“But if I take Cousin Elizabeth to wife, when you leave this mortal coil, your family will have the comfort of knowing one of their own inherits Longbourn. That is, if we are so blessed as to have a son.”
The room fell silent, broken only by the snap and crackle of the fireplace.
“Mr. Collins, are you deficient in understanding?”
“No, I do not believe I am.”
“Do you not see my sons in this room with me?”
“And whom do you think will inherit Longbourn when I die?”
“I… umm… Master Michael Bennet.”
“And if anything happened to my eldest son, whom do you think will inherit? That is, if Michael has not married and had a son of his own?”
“Master Gabriel Bennet.” Mr. Collins flicked a glance toward the chess table where Elizabeth and Gabriel sat.
“So, it is safe to say, one of my own will inherit Longbourn.”
“Cousin Bennet.” Mr. Collins began to wring his hands. “Should the Good Lord take you and your sons, I would step in and become head of the family. The entail was designed for this very thing.”
“I am of a mind to have our local physician check you over. Your memory is exceedingly faulty for one so young. When you first arrived, not only did I warn you against pursuing my daughters, but I also told you the entail was broken when my eldest son reached his majority. I cannot be held responsible if your father did not inform you of this fact.” Mr. Collins stood mute by the door. “Now that the line of succession has been confirmed, let us address the fact you had the audacity to describe yourself as the future husband of Elizabeth.”
“As I said before, Cousin Bennet—”
“You are not, never have been, and never will be, the future husband of Elizabeth.”
“I do not understand. I believe Mrs. Bennet wholeheartedly supports this decision.”
“But, I do not, and as Elizabeth has not yet reached her majority, I would not give consent, nor my blessing to such a union.”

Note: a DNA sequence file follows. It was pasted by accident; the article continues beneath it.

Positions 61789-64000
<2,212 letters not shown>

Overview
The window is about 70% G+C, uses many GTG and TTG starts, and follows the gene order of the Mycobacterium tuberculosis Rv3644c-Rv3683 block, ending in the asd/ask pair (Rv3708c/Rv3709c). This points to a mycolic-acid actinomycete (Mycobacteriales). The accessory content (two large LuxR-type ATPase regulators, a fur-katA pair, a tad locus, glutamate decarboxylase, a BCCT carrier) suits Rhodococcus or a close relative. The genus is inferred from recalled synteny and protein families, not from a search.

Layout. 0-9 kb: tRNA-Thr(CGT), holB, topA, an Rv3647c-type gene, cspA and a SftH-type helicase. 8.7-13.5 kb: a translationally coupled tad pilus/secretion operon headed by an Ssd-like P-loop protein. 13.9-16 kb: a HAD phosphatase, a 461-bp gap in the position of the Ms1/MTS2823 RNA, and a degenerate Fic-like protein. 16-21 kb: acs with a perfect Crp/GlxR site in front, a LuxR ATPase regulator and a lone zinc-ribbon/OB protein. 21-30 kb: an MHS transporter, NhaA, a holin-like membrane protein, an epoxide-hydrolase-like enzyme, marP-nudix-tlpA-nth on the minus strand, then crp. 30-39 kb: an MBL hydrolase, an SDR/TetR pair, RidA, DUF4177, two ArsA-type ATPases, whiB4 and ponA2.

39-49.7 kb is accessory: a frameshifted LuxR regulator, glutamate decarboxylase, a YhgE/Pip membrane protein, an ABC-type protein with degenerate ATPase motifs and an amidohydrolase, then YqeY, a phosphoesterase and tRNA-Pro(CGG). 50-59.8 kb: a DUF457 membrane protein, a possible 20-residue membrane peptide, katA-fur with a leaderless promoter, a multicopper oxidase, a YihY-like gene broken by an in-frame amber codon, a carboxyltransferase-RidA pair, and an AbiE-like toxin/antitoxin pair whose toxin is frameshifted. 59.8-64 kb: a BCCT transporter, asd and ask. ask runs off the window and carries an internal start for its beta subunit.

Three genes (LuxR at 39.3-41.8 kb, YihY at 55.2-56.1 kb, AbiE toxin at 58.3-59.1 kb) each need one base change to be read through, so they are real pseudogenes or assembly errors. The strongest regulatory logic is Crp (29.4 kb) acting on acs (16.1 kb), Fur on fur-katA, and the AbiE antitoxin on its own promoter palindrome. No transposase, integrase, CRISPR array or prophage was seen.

Thankful for her father’s staunch support, Elizabeth stood and faced their cousin.
“Mr. Collins, while I thank you for the honor you wished to bestow on me, it has become a moot point. I would never have said yes to your proposal of marriage.”
“Never. I do not love you, sir, and will only marry a man who can hold my heart in tender care.” Mr. Collins continued to stare, his mouth hanging open. She did not wish to cause him further embarrassment unless provoked, so she turned her attention to her father. “I believe I will join my sisters.”
“Are you forfeiting the game, Lizzy?” Gabe called out, his voice hopeful.
With a sly grin, she leaned over the chess table and said, “There is only one move open, dear brother, and then you are in checkmate.”
Gabe studied the board and grimaced before tipping his king. Elizabeth straightened and moved toward the door. When Mr. Collins stepped aside, allowing her to exit gracefully, she bobbed him a quick curtsy. No need to be rude to the poor man. She was glad she had afforded him the small courtesy because, before the door closed behind her, she heard Papa say, “Take a seat, Mr. Collins. We are not done here.”